I use email a lot. Maybe not as much as some, but I receive and send a fair share of mail each day. You might find it odd, but I love using email. It’s a pleasant and calm experience, and sorting through a pile of messages every morning rewards me with a sense of achievement. There are, however, few tricks I have up my sleeve, and I would like to share them today. These tips will not necessarily make you more productive, but they will provide you a with a more pleasant and peaceful experience of managing your inbox.
But first, I would like to set the scene…
The wonderful Mailbox app
I started using iOS email client called Mailbox a little over a year ago, shortly after a release. Back then, before it was acquired by Dropbox, you had to wait in order for the company to grow their servers. I patiently waited “in line” for almost a month and I finally was able to transfer all my accounts to this wonderful mail client.
It was worth waiting for. Right after starting, Mailbox archived all the conversations in my inbox, and presented me with a list of unread emails which looked an awful lot like a To-Do list. You can read and reply, archive the important letters, delete junk, or resend a conversation to yourself after a certain time span as a reminder. This is an extremely simple idea, but it is essentially what anyone’s inbox is: a list of things which need to be done. Some emails have to be replied to, some have to be acted upon in some other way. The ones that don’t get archived are deleted right away.
Mailbox turned my trash-filled inbox into a clean list of items I need to do. Since then, there never was an email I forgot to reply to, nor an important thing I forgot to do. Inbox can be referred to as “To Do”, and an archive as “Done”. This scheme makes it nearly impossible to miss anything of importance.
Unfortunately, Mailbox is an iOS-only application, and I started noticing the shortcomings of the desktop experience. And I do use desktop mail far more often than mobile. I decided to have a set of rules for managing my inbox; and this is the workflow I have been successfully using for over a year.
Workflow outside of the Mailbox app
I only use Gmail, and there probably are ways to have the same experience on other platforms. However, the Mailbox app works only with Gmail.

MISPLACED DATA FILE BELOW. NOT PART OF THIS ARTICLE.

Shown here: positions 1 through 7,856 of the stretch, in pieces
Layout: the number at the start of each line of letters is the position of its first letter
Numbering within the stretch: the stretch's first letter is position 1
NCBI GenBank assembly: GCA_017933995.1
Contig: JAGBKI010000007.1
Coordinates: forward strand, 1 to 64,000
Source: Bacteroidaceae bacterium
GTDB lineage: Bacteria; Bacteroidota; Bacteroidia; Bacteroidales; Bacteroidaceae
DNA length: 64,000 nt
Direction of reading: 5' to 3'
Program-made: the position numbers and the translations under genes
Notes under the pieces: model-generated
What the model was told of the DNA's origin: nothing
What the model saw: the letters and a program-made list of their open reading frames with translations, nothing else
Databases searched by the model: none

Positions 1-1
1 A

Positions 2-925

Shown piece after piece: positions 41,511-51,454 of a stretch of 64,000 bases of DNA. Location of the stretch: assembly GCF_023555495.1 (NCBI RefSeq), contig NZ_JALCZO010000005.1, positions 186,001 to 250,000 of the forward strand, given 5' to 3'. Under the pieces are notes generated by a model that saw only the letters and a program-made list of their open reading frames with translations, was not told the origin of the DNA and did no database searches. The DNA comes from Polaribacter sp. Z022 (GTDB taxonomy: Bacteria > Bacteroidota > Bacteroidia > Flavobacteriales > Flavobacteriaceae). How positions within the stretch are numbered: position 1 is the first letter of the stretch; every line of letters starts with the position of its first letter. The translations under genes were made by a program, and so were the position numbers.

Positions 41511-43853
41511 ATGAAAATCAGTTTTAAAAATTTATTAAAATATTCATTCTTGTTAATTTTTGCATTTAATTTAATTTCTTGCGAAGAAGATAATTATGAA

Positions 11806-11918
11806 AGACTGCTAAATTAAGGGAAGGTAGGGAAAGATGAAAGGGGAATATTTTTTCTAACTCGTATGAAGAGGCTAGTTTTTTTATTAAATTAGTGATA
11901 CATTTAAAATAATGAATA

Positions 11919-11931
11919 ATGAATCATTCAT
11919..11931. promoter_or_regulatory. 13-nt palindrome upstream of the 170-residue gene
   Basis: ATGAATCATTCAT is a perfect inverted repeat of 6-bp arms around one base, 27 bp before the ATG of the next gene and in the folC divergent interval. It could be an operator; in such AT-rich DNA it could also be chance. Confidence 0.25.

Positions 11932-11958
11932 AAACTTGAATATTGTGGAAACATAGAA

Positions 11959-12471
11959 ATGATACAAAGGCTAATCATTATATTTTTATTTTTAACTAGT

The first thing which needs to be done in order to start using the zero mail inbox workflow - is to empty it from all the read mail. Thankfully, the Mailbox app archives all your previous conversations the moment you install it.
Next, there has to be a way to implement a “snooze” button. There are always times when you can’t reply to an email, but don’t exactly want to keep it in your inbox (what an eyesore). Gmail does not provide a native way to resend your emails at later times, but I found a Chrome extension called “Snooze Your Email for Gmail”, which adds a simple “Snooze” button to the Gmail UI.
Now that these two things are taken care of, there is a simple set of rules to be used when a new email comes in:
- Delete. Is it a notification? Does it require saving for future reference? A lot of things should be deleted. Bills, notifications, messages from robots: these don’t have to be saved. Items in Gmail trash live for 30 days, which is enough time to find something in case of an emergency. In addition, most of this information is available from some another source anyway.
- Snooze. Do you have time right now to read/reply/act upon this email? Remind yourself about it in a few hours or days instead.
- Archive. Conversation with a real person you might want to reference to later? I save all the email chains from humans, just in case I have to search through them at a later date.
- Reply and archive. Self-explanatory. Act upon and save for future reference.
- Let it be. This is an eyesore version of using the “Snooze” button. You usually want to do this only if there are more important emails to read and act upon before getting to this one.
Ideally, when you keep items in your inbox - this means they have to be acted upon in some way. There is no reason not to archive or delete conversations which don’t require actions.
Bonus point: labels
This is a recent addition to my repertoire. I found myself often searching through certain sets of email, and hence Gmail does not support regular expressions it’s quite a big pain in the neck for me when I can’t remember certain details. I created a set of thematic labels, which group emails by projects, products, and teams. And I started religiously assigning them to all the emails I archive. First it takes a bit of work, but after a while it becomes easy to identify a pattern and create filters to assist yourself with categorization.
As a result, I can narrow down a search to a thematic subset of emails, saving myself a lot of time and frustration.